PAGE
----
Quercetin vitamin could help prevent against COVID-19 or help with recovery, health experts say

Quercetin has long been evaluated for potential protective effects against cancers, heart disease

FILE - In this Nov. 17, 2020, file photo, commuters wear face masks while walking through the World Trade Center's transportation hub in New York. Despite the expected arrival of COVID-19 vaccines before the end of 2020, it could be well into 2021 before things get back to something close to normal. (AP Photo/Mark Lennihan, File)
FILE - In this Nov. 17, 2020, file photo, commuters wear face masks while walking through the World Trade Center's transportation hub in New York. Despite the expected arrival of COVID-19 vaccines before the end of 2020, it could be well into 2021 before things get back to something close to normal. (AP Photo/Mark Lennihan, File) (Copyright 2020 The Associated Press. All rights reserved)

Quercetin is a plant flavonoid found in capers and green tea and it’s now become a new hype vitamin during the fight against COVID-19.

Some proponents of the over the counter vitamin Quercetin believe it could be one part of the treatment regimen against COVID-19, along with convalescent plasma and Remdesivir.

According to medpagetoday.com, Quercetin has long been evaluated for its potential protective effects against cancers, heart disease and cells that release histamines. Medpagetoday.com said in cell cultures, Quercetin has been shown to prevent viral entry and reduce cytopathic effects of many viruses, including rhinovirus and poliovirus.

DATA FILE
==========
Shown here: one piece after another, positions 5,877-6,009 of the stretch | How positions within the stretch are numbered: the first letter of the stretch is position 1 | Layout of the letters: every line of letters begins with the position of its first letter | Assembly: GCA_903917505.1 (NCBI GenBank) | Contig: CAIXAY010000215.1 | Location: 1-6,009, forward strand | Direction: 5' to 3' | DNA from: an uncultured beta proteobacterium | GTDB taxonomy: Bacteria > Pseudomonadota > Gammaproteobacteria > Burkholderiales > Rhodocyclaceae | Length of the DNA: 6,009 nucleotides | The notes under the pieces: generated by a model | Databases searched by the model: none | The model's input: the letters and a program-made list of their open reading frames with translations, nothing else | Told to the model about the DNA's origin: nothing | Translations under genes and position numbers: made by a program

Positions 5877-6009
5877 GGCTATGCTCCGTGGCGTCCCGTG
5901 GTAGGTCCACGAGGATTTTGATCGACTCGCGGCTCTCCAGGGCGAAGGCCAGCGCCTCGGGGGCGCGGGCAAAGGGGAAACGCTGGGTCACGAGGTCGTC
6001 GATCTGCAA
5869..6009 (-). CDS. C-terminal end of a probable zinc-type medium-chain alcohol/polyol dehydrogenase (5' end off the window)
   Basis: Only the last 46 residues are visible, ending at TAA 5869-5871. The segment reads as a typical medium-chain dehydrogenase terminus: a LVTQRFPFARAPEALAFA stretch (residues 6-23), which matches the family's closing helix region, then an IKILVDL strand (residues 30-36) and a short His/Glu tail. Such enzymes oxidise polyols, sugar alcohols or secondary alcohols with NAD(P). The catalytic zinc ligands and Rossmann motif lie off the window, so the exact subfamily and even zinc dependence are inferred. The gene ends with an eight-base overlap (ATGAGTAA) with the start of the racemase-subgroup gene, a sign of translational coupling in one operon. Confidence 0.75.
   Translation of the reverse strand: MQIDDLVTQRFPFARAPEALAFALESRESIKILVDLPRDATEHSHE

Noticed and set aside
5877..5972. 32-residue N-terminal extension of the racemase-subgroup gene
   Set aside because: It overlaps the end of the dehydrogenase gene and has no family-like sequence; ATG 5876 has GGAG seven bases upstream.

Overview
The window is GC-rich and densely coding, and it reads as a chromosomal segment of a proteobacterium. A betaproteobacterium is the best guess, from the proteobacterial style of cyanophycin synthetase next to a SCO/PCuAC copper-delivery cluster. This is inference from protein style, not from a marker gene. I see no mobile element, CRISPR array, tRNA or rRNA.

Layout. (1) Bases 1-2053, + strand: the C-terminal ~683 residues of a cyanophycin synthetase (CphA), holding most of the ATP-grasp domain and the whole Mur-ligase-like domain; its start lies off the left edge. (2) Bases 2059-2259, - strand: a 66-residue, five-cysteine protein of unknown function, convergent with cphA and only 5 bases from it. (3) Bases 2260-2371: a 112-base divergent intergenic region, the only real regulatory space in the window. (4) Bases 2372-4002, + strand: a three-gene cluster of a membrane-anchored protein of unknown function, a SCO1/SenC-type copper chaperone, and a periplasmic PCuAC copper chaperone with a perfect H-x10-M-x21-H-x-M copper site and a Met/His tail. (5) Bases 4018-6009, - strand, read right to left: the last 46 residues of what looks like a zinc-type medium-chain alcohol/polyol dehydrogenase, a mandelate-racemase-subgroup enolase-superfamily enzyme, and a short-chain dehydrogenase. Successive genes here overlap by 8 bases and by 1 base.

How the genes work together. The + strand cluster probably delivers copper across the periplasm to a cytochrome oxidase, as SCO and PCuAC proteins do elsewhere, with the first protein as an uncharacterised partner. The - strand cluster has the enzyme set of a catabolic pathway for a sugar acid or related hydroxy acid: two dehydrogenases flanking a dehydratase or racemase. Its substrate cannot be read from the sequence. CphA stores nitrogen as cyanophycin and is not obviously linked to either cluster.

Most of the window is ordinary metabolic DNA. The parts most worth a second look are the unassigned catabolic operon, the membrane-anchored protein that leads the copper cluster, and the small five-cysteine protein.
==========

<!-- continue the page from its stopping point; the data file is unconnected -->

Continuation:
In a 2016 animal study, rodents were administered Quercetin before being exposed to a lethal load of Ebola and survived.

A human COVID-19 trial in Turkey of 95 patients with COVID-19 received a 1,000 mg active treatment dose of Quercetin and 113 healthcare workers are receiving a 500 mg dose as a Prophylaxis. The study says that there were no recorded COVID-19 cases among healthcare workers taking the treatment and no deaths among the reserved patients.

“It’s based on good basic science, however we don’t have any clinical data,” Dr. Paul Marik, chief of pulmonary and critical care medicine at Eastern Virginia Medical said.

Dr. Marik told the website that despite not having enough studies on Quercetin, that if you have something that is cheap, beneficial and safe what do you have to lose.


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